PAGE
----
Thankful for freedom, but at risk of losing it

By Barbara Simpson

It wasn’t easy to celebrate Thanksgiving this year. It was impossible not to be affected by medical news and warnings about COVID-19. To hear the reports, we are all walking contaminants and a threat to anyone and everyone with whom we might have contact.

The basic advice – rather, warnings – was that we should all stay put at home. Do not travel, and do not have any kind of get-togethers with friends and/or family.

The warnings were dire, yet the media reported that there were millions who hit the airports and the roads to make those holiday get-togethers happen.

It’s hard, if not difficult, to change lifetime habits.

Thanksgiving for Americans, traditionally, is a time for families to get together and share the holiday meal – turkey and all the trimmings.

I know for my family, which over the years has become spread across the country – if we couldn’t get together in person, the telephone became the way we made contact. Now in addition to that, we have the internet, which makes it even easier and more personal. Of course, there is always the mail – cards and letters to add another personal touch to staying connected – sending good wishes and hellos across the miles.

That is exactly what we did – I stayed put, but we reached out and made the familial connection to those we love, even if we don’t see them as often as we’d like. I know we weren’t alone in that, and despite the determined travel of so many, probably an equal number stayed home and reached out with love in other ways.

Those who did had to ignore the efforts of mainstream media, which did their best to discourage holiday contact and drown us in a pool of health warnings. The purpose of Thanksgiving as a national holiday was ignored. Rather, it was treated and demeaned as merely a commercial effort to boost consumer sales – you know, Black Friday and all.

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Media dutifully ignored the fact that there’s a long history to the holiday. President George Washington, in 1789, set aside this day of thanks for all Americans, to mark the adoption of the Constitution of the United States.

They ignored that in the midst of the Civil War, President Abraham Lincoln designated a day of Thanksgiving for our freedoms and liberties. They also ignored that President Roosevelt, in 1941, established the fourth Thursday of November as an official Thanksgiving holiday for this country.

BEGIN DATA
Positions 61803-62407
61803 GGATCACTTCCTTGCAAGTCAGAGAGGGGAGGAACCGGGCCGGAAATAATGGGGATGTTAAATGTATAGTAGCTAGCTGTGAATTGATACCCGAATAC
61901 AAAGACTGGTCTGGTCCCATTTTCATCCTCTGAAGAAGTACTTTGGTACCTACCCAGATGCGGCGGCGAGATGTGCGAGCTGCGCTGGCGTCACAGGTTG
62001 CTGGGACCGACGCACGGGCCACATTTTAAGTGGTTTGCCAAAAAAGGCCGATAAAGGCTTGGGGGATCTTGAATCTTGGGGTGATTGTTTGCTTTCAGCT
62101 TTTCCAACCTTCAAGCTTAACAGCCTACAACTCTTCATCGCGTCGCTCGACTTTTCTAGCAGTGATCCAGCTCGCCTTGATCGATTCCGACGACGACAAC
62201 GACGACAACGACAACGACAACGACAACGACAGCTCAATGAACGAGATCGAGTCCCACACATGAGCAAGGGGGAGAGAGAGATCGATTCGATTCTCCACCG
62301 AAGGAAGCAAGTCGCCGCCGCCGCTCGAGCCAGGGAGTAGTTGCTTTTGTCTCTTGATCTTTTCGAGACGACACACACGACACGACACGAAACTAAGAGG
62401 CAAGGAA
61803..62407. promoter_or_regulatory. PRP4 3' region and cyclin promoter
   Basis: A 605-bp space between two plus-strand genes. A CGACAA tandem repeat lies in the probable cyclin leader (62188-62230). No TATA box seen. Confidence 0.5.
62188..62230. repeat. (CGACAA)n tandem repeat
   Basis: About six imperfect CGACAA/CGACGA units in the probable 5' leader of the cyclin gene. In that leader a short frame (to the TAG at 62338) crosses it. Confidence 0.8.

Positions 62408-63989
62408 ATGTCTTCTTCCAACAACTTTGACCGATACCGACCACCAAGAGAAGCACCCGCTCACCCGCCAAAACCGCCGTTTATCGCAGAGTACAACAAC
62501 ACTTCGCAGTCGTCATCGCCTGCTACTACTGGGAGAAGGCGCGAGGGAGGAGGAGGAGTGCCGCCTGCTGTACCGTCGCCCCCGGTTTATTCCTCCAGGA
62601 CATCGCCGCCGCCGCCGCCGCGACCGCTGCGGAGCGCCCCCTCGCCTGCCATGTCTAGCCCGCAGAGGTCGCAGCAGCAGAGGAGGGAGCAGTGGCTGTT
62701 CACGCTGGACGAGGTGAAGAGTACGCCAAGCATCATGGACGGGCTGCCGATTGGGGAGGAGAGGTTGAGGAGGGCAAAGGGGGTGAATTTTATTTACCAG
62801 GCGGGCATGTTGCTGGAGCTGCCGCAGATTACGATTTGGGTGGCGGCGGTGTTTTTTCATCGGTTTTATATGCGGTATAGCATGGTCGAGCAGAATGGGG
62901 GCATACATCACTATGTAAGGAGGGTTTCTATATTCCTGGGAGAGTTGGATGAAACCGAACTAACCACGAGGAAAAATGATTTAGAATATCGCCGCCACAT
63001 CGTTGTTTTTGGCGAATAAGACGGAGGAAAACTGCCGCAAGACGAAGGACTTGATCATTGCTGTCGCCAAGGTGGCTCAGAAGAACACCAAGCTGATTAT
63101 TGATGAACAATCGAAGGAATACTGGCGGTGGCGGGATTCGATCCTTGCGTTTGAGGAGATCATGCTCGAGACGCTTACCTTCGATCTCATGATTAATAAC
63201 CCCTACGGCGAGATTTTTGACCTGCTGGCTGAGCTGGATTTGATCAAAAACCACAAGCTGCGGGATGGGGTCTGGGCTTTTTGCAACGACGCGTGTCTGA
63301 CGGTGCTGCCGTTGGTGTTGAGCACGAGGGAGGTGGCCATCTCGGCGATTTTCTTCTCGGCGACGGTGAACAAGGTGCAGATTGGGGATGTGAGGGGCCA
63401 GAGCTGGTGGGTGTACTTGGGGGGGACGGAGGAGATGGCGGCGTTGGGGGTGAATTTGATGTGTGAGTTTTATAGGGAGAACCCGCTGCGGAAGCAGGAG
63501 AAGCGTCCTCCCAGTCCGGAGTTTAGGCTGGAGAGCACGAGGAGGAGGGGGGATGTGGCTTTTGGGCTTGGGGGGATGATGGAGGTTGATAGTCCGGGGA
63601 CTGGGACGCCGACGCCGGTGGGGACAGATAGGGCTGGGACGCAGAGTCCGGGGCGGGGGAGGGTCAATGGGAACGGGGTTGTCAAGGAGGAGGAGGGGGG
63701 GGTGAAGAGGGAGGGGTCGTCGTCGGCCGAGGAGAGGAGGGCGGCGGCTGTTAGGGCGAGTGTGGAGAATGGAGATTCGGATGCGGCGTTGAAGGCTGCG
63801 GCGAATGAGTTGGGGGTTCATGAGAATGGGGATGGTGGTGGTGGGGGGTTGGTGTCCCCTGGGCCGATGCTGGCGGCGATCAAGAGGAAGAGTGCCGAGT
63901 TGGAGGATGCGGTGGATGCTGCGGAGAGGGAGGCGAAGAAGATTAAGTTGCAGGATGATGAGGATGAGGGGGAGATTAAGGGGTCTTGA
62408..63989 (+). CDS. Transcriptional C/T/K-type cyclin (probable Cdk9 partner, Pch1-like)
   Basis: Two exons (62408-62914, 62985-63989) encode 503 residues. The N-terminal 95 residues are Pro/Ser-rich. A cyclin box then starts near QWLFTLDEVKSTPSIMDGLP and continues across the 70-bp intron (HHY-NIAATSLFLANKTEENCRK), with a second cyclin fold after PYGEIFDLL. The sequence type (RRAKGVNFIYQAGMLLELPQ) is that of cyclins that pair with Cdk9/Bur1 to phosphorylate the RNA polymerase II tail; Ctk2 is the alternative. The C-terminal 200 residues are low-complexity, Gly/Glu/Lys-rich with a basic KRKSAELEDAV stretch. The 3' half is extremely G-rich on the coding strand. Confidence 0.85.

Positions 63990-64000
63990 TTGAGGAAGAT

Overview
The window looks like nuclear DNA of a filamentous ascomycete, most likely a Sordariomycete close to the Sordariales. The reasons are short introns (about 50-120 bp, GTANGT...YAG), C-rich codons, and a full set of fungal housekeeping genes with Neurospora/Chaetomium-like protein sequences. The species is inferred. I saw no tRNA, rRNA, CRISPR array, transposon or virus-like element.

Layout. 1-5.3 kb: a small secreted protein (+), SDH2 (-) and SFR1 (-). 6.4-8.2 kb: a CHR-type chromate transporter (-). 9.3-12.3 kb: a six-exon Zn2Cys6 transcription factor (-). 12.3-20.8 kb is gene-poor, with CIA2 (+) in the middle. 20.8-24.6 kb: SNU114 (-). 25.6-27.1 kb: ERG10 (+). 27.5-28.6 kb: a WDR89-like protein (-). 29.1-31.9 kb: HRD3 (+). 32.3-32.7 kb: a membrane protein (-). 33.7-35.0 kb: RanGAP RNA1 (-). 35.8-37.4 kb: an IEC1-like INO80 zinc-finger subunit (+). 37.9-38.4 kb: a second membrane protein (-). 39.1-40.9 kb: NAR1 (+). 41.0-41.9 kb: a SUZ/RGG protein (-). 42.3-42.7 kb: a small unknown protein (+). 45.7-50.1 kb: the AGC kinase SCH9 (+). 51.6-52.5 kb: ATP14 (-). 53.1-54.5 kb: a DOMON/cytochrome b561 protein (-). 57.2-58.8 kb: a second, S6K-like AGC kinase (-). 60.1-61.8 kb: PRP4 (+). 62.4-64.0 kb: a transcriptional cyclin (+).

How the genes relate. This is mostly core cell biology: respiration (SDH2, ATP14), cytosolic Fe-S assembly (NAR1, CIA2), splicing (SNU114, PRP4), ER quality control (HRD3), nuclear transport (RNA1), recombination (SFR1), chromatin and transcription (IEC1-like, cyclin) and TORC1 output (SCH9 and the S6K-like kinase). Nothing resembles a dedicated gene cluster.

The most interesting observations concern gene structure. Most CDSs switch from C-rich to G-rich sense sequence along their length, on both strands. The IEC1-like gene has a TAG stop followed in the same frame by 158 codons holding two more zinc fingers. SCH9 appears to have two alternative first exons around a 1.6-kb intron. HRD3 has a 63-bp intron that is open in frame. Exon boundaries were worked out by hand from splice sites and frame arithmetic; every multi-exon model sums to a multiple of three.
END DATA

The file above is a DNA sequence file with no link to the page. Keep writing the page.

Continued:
So, the efforts to destroy the celebration of Thanksgiving because of COVID didn’t really make much of an impression on the average American. Those who wanted to travel, did. Those who didn’t, celebrated in their own way.

The whole concept of giving thanks is one that has different meanings for each person. It may have something to do with religion, but it also can have a purely secular meaning.

Think about it. What are you “thankful” for? Your health? Your family? Where you live? Your role in life? The opportunities you have had in schooling and/or employment? Your skills – physical, mental, creatively?

How about the travel you have been able to do? The people you met and friends you made? What you learned about yourself and the world?

And speaking of friends, how thankful are you for them – those from childhood, your growing years, your teens, adulthood, middle age and elder years? Did you take the opportunity of the day to contact them?

I don’t know about you, but I did. I also received phone calls from people I haven’t seen in years but who are part of my life. We had the time to catch up. It was wonderful – and COVID free! I was (and am) grateful they thought enough of me to call. These are people – friends and relatives – with whom I share many memories.

These are the things that constitute life. It’s up to each of us to keep those contacts alive.

Aside from these personal aspects of “giving thanks,” there is the important aspect of being thankful we live in a country that honors freedom and equality.

Yes, there are efforts to destroy that, and this is a particularly difficult time for all of us who value essential American freedoms. When there is a concerted movement in private arenas and in national media to denigrate what this country was founded upon and what we have done over the decades, it’s critical that American patriots unite in their beliefs and act in ways to protect our history and our rights.

Every one of us must remember that if we do not protect our freedoms, we will lose them. It’s as simple as that. Just because we have been safe all these years does not mean we’re not in a precarious position today. We are.

There are those just waiting to take advantage of our weaknesses.

We must admit that and stand ready to be on the defense. That’s the biggest issue this year. Not COVID but the attempts to destroy our history and our freedoms.

Be thankful, we still have the opportunity to protect ourselves from those who would destroy us – we the people of the United States of America.

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